Additionally, the hologram that is used by Upper Deck does not contain any information except the article's serial number. The system taught by the present invention allows a variety of information to be encoded into the information bearing medium including a unique personal identification number, a sequential code and an exact facsimile of the actual signature placed on the item itself.

An object of the present invention is to provide a general forgery deterrent and an authentication system for signatures.

Another object of this invention is to provide the signature with verifiable authentication indicia.

Another object of this invention is to establish a central registrar and data base for electronic fingerprints (“EF”) that will encode Personal Identification Number (“PINs”), sequential codes (“Codes”) and Facsimile Signatures on EFs.

SUMMARY OF THE INVENTION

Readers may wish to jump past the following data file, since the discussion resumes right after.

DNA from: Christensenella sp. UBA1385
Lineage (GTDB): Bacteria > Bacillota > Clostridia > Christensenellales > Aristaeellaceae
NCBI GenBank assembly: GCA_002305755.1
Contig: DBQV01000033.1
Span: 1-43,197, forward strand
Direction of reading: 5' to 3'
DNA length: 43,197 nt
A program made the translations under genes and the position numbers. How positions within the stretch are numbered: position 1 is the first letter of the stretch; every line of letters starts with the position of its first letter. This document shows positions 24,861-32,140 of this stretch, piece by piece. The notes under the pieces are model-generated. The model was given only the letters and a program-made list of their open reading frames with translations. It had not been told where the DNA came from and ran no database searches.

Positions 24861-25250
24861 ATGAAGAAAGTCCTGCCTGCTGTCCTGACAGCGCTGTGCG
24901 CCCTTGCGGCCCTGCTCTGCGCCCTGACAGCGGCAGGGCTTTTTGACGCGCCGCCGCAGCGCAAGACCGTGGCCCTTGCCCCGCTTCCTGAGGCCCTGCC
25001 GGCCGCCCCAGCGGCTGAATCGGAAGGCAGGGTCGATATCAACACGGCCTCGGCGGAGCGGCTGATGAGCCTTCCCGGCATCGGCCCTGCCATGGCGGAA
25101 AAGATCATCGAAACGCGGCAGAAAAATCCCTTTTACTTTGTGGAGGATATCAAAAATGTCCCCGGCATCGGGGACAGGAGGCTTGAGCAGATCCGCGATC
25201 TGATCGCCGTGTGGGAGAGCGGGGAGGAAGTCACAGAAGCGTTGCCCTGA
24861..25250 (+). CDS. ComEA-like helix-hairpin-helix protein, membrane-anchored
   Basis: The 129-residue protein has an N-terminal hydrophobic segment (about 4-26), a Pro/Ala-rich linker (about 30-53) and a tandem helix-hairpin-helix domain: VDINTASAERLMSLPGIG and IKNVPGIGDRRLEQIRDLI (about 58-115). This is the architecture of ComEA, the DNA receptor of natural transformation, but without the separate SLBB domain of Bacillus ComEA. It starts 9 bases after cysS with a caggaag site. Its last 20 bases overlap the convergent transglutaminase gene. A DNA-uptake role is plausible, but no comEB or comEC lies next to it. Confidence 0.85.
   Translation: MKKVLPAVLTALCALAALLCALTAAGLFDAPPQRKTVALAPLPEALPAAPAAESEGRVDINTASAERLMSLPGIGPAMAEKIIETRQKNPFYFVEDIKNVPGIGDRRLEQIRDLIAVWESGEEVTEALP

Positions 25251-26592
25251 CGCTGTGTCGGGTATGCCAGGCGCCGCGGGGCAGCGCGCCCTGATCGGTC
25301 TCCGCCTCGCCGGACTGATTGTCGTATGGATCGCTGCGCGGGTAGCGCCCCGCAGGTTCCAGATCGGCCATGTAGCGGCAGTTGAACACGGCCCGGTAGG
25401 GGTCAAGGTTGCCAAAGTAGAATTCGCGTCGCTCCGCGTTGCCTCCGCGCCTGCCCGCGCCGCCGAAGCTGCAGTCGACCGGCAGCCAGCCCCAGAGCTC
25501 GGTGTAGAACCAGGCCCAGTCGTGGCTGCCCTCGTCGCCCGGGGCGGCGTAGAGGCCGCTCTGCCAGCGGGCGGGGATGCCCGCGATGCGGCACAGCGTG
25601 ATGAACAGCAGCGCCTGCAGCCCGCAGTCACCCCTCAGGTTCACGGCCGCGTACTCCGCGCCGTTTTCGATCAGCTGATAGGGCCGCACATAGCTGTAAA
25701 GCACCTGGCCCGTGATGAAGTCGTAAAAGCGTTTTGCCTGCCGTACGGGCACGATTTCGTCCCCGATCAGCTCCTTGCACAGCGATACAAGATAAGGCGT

According to an exemplary embodiment of the present invention, an EF used is one which is an encrypted two dimensional bar code or alternatively a forgery proof diffraction grating pattern or similar information bearing medium. The EF is issued by a central registrar (“CR”) to a Principal. The EF is encoded by the CR with the Principal's PIN and a sequentially numbered associated code (“Code”) distinct for each EF distributed. The Principal must acknowledge to the CR, through the use of his or her PIN, that he or she has received physical possession of the EFs before the EFs are considered valid. The Principal affixes the EF to any document or other object (“Item”) alongside the signature of the Principal. The EF is affixed to the Item with a tamper proof adhesive. After the EF has been placed on an Item by the Principal, the Principal or subsequent person to whom the Principal has directly or indirectly released the Item (“Holder”) of the Item has the option of having the Item authenticated and/or registered with the CR by an agent (“Agent”) of the CR. A representative of the CR mechanically or optically reads the EF with an illuminated light or other suitable source which recognizes the PIN as having been issued to the Principal whose signature is affixed to the Item. A description of the Item along with the PIN and Code is registered with the CR The CR then issues a certificate of authenticity (“CA”). If the EF has been affixed to the Item in the presence of an Agent of the CR or if the Principal requests the authentication of the Item, the CA so states. If the CA is requested by a Holder of an Item which has not been previously authenticated by the Principal, the CA verifies that the EF found on the Item was issued to the Principal. The CA describes the Item and the CA itself contains an EF with a PIN and Code identical to the EF affixed to the Item. A record of the ownership of the Item is maintained at the CR. The CR may issue CAs to subsequent Holders of the Item and maintain a record of the transfer of the Item to the subsequent Holder similar to the chain of title to real property maintained by a title policy plant.